objective evaluation (see www.cybertracker.org).
Even if a Relative Tracking Expertise Assessment does not provide an objective evaluation of tracking skills, it will provide valuable data for future Tracker Assessments, since it will make it possible to select the best trackers for a formal evaluation. This will save time and resources, since it will not be necessary for an Accredited Evaluator to assess all trackers in all the villages.
Phase I: Procedures for identifying the Best Known Trackers in a community
An external observer (with no tracking expertise) can use the following procedure to identify the two best trackers in a community. These two trackers would be the Best Known Trackers for that particular community. The procedure is based on the assumption that the track identification of the best trackers will have the closest correlation to the true identity of the animals and that the results of the two best trackers will therefore have the closest correlation with each other. However, this method cannot determine which one is the best, since the external observer would not be able to tell which one of the two best made the most mistakes. For the most reliable results, the group of trackers tested should be as large as possible, at least more than ten individuals.
- Each tracker should take turns to point out and circle the most difficult tracks they can find. To avoid bias each tracker should be given the opportunity to point out the same number of tracks to be tested.
- Testing them one-by-one, the external observer writes down the answer each tracker gives. After being tested on a particular track, trackers should wait in a separate area away from those who have not yet been tested, so that they cannot communicate with each other while being tested.
- A minimum of 35 tracks should be tested, but ideally about 50 tracks should be tested. After testing the trackers, the observer should analyze the answers to determine which of the trackers show the closest correlation with each other. For example, if two of the trackers gave mostly the same answers, while others gave answers that differed more often from each other, then the two whose answers correlates best with each other probably also correlates best with the true answers. These two trackers would be the Best Known Trackers for that community.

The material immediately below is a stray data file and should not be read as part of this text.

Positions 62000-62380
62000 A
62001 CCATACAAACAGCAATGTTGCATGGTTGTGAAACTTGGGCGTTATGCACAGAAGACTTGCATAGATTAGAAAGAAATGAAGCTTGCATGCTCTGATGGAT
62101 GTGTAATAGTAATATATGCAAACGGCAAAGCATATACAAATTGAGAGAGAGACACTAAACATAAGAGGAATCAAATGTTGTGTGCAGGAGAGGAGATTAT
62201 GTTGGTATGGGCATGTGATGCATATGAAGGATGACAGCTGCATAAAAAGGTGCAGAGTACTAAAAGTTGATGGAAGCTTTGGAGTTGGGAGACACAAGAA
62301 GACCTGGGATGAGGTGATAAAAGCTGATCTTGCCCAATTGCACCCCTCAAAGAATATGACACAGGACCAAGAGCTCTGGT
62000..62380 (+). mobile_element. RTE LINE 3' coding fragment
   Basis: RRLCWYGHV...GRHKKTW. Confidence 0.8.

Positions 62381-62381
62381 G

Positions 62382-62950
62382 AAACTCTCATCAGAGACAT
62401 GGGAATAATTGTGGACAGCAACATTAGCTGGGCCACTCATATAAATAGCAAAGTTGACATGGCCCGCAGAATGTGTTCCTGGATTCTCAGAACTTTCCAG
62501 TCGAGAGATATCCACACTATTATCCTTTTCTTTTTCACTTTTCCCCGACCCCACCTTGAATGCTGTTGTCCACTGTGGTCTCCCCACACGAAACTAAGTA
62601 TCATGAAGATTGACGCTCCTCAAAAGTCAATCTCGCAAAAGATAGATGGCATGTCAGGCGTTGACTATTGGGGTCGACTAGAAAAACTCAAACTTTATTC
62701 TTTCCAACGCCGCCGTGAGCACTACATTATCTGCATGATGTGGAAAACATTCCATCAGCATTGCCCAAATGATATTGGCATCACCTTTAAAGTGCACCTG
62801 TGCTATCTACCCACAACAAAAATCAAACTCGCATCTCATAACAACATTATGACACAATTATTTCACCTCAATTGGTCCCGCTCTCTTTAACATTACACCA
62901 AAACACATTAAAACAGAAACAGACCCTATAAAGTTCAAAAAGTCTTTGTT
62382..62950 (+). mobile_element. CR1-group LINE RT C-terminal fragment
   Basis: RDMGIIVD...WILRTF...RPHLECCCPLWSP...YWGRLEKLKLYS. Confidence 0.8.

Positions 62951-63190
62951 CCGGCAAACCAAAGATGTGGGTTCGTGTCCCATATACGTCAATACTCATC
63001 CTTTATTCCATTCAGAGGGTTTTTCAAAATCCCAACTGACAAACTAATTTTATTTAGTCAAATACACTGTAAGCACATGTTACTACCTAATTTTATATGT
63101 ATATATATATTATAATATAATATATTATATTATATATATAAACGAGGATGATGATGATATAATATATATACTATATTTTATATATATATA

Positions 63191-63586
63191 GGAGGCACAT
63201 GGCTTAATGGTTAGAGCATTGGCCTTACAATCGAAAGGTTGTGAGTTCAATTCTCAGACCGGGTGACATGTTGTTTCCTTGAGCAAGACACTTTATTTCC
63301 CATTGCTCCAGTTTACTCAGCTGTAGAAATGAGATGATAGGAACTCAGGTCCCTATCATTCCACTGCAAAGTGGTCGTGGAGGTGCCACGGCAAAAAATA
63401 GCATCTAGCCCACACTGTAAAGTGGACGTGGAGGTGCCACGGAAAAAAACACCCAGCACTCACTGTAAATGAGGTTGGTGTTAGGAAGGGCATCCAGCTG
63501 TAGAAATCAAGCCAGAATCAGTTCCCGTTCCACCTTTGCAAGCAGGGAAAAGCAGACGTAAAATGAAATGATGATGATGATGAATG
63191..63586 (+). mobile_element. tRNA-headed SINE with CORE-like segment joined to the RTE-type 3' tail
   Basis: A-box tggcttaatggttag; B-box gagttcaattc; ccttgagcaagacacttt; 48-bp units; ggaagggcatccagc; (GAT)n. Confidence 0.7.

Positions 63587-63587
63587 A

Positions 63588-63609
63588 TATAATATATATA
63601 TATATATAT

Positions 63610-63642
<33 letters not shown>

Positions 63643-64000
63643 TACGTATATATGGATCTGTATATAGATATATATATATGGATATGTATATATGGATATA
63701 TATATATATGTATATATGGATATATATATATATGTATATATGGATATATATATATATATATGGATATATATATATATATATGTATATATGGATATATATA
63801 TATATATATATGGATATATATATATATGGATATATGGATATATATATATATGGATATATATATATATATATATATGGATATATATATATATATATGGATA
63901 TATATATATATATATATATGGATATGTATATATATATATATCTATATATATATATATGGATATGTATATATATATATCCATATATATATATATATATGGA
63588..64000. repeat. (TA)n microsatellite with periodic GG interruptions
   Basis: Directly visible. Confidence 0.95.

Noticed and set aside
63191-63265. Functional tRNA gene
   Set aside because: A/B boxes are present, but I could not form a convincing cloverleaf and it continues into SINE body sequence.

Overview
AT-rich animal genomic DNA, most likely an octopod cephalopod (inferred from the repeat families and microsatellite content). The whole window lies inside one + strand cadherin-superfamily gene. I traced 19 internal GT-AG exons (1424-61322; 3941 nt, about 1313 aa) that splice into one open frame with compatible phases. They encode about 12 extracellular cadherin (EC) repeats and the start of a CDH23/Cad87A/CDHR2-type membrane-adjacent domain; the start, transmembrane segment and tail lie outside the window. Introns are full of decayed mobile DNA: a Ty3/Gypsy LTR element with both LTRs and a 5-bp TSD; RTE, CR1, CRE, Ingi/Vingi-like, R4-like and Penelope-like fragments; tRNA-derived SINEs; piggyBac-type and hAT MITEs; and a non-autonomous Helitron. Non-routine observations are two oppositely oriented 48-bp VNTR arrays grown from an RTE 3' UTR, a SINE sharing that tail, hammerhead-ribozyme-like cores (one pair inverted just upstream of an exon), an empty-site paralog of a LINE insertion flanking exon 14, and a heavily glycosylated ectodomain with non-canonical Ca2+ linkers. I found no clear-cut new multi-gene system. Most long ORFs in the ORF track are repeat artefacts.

Phase II: Procedures for a Relative Tracking Expertise Assessment
The Relative Tracking Expertise Assessment should be conducted by the Best Known Trackers in an area. For the WKCC project I recommend !Nate (Shorty) Brahman, Horekhwe (Karoha) Langane and Xhiko Johannes. Since these trackers have already been identified, it is not necessary for the WKCC project to conduct the Phase I evaluation – the project can conduct the Phase II evaluations to rank trackers from best to least skilled.
By conducting a Relative Tracking Expertise Assessment, they can order the trackers from the best candidate (fewest mistakes) to the candidate who made the most mistakes. The top trackers in the villages that fall within the recommended geographic range (Bere – Kagcae – West Hanahai – East Hanahai – Xade), would hopefully have a high level of tracking expertise.
- The identified Best Known Trackers should point out and circle the most difficult tracks they can find.
- Testing the trackers one-by-one, the external observer writes down the answer each tracker gives. The Best Known Trackers will confirm whether or not the answers are correct. After being tested on a particular track, trackers should wait in a separate area away from those who have not yet been tested, so that they cannot communicate with each other while being tested.
- A minimum of 35 tracks should be tested, but ideally about 50 tracks should be tested.
After testing the trackers, the observer should analyze the answers to determine which of the trackers made the fewest mistakes, and order the trackers from the fewest mistakes to the largest number of mistakes. This result would provide a Relative Tracking Expertise Assessment.
Customization of CyberTracker Software
Customisation of the software was done before field training was conducted. However, when participants made mistakes or when something was not clear, additional refinements was made to the User Interface design to make it easier to use.
Training involved both classroom training as well as field training. The most important aspect was training and evaluating their ability to master the CyberTracker User Interface to ensure that no input errors are made. Most of the participants were able to get 100% for the CyberTracker User Interface evaluation within 10 days of training.
While he had no problems with recording icons that are self-evident, such as species, !Nate initially struggled with some of the species. After improving the icons to make them easier to distinguish, he had no problem recording the correct species. For some of the black and white icons I produced more detail. For the large predators, which were not very clear in the black-and-white icons, I created colour icons.